Innovations in Biotechnology and Medical Sciences

Endosymbiotic Theory and Symbiogenesis


From UPSC perspective, the following things are important :

Prelims level: Endosymbiotic Theory, Nitrogen Cycle

Mains level: NA

Why in the news?

  • The endosymbiotic theory suggests that tiny structures in cells called mitochondria and chloroplasts were once independent bacteria.
  • A biologist named Lynn Margulis came up with the idea that cells merged with bacteria, challenging the usual belief that evolution happens mainly through genetic changes.

 What is the Endosymbiotic Theory?

  • The endosymbiotic theory proposes that organelles like mitochondria and chloroplasts were once free-living bacteria engulfed by recipient cells.
  • American biologist Lynn Margulis introduced Symbiogenesis, challenging the Neo-Darwinist consensus on genetic mutations driving evolution.
  • Margulis’s Struggle:
  1. Margulis’s manuscript on symbiogenesis faced rejection by academic journals before finally being published in The Journal of Theoretical Biology in 1967.
  2. It took years for mitochondria and chloroplasts to be acknowledged as former free-living bacteria turned endosymbionts.

Recent Discoveries and Endosymbiotic Theory

  • Recent papers published in Science and Cell have reignited interest in the endosymbiotic theory.
  • The focus is on nitrogen fixation, crucial for proteins and DNA in living organisms.
  • Despite abundant atmospheric nitrogen, plants lack the means to utilize it efficiently.
  • Legumes host nitrogen-fixing bacteria in root nodules, aiding in ammonia production for plant use.

Evolution of Nitroplast

  • Cyanobacterium UCYN-A was found in marine algae, establishing a symbiotic relationship.
  • Nitroplast, a new organelle, co-evolved with its host cell, satisfying criteria for organelle classification.
  • Nitroplast integrates into host cell function and architecture, imports host cell proteins, synchronizes growth, and is inherited during cell division.
  • Nearly half of nitroplast proteins are derived from the host cell.

Nitrogen Cycle:

The nitrogen cycle is a crucial biogeochemical cycle that describes the transformation and circulation of nitrogen in various forms within ecosystems. It involves several key steps:

  1. Nitrogen Fixation: This is the process by which atmospheric nitrogen (N2) is converted into ammonia (NH3) or nitrate (NO3-) ions, which are forms of nitrogen that plants can utilize. Nitrogen fixation can occur through biological, atmospheric, and industrial processes. In biological nitrogen fixation, certain bacteria like Rhizobium spp. in the root nodules of leguminous plants or cyanobacteria convert N2 into ammonia.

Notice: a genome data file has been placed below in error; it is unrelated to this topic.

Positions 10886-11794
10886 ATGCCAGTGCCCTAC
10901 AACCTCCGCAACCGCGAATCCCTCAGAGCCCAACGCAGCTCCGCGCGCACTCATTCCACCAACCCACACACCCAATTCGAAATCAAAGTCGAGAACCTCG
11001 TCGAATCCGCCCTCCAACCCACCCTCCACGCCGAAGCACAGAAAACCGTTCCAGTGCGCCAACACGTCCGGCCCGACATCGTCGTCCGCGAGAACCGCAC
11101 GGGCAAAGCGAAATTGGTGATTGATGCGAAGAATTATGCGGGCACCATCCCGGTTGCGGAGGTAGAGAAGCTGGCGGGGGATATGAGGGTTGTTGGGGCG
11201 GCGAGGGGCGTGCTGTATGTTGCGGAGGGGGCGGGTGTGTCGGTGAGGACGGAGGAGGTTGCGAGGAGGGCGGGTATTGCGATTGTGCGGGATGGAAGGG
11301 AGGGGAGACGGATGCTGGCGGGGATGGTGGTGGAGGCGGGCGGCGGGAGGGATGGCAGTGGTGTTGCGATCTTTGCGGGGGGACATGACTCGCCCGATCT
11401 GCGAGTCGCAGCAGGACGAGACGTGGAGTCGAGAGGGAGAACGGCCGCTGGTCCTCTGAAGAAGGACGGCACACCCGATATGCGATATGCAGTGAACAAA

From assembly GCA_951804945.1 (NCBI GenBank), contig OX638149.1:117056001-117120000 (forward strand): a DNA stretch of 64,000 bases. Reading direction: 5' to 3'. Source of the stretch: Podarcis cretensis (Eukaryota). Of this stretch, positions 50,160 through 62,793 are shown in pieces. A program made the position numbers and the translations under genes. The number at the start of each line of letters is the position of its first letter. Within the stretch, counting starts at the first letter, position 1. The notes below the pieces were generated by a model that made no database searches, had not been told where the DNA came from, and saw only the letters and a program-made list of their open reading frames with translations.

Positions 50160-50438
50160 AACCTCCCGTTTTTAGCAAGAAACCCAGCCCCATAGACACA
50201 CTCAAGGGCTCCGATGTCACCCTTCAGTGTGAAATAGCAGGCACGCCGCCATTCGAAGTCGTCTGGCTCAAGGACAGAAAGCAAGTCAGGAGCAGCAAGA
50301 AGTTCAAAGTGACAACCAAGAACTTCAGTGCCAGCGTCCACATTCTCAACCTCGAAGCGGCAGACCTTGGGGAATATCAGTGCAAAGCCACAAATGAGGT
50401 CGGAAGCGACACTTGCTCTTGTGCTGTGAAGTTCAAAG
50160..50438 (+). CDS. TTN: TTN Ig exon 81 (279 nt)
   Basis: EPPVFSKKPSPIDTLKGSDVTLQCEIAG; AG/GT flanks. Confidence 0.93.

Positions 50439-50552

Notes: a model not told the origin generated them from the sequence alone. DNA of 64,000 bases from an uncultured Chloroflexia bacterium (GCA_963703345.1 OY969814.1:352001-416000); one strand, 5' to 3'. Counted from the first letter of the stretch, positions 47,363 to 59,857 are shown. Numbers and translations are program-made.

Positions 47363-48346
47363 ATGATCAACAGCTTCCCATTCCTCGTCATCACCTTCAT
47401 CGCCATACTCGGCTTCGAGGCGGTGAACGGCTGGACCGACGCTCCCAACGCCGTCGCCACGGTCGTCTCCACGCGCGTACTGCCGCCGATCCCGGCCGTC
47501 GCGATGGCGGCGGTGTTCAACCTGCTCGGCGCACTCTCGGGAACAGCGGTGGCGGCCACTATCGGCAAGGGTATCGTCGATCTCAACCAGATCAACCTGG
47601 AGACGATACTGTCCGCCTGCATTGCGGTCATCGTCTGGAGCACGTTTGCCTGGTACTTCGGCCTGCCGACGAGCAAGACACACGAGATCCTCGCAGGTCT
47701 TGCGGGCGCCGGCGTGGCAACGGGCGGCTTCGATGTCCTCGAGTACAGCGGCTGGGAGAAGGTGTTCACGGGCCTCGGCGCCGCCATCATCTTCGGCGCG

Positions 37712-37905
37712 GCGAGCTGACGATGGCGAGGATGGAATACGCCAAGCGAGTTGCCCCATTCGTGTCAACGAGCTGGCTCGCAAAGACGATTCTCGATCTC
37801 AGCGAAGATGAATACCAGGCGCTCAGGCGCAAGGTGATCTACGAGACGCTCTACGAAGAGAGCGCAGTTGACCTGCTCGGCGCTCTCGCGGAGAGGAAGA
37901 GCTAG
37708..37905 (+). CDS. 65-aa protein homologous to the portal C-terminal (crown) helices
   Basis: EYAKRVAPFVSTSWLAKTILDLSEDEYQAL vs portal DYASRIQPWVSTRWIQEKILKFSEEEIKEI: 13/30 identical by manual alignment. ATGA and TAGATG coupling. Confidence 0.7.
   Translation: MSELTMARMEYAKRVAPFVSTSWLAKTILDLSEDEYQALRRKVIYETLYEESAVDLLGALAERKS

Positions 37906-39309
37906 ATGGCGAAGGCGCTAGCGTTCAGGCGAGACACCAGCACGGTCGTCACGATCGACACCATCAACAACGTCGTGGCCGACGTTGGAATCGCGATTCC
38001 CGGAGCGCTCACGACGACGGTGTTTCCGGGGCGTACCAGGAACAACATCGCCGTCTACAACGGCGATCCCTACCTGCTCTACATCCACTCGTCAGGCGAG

2. Ammonification: Ammonification is the process by which organic nitrogen compounds from dead organisms, feces, and other waste materials are converted into ammonia by decomposer organisms like bacteria and fungi during the decay process.
  3. Nitrification: Nitrification is the biological oxidation of ammonia (NH3) or ammonium (NH4+) to nitrite (NO2-) and then to nitrate (NO3-) by nitrifying bacteria such as Nitrosomonas and Nitrobacter. This process occurs in aerobic conditions and plays a crucial role in making nitrogen available to plants.
  4. Assimilation: Plants and other organisms take up ammonia, nitrate, or organic nitrogen compounds from the soil to use them in synthesizing proteins, nucleic acids, and other vital nitrogen-containing compounds.
  5. Denitrification: Denitrification is the process by which nitrate (NO3-) is converted back into nitrogen gas (N2) or nitrous oxide (N2O) by denitrifying bacteria under anaerobic conditions. This step completes the cycle by returning nitrogen to the atmosphere, closing the loop.
  6. Ammonium Ionization: In soils and aquatic environments, ammonium ions (NH4+) may undergo ionization, converting to ammonia gas (NH3), which can volatilize and return to the atmosphere.

Significance of the Nitroplasts

  • Agriculture: Nitroplasts offer potential solutions for reducing the harmful effects of industrial ammonia production.
  • Biotechnology: Biotechnological applications may include engineering host cells and nitroplasts for efficient nitrogen fixation in plants.


[2021] In case of which one of the following biogeochemical cycles, the weathering of rocks is the main source of release of nutrient to enter the cycle?​

(a) Carbon cycle

(b) Nitrogen cycle

(c) Phosphorus cycle

(d) Sulphur cycle

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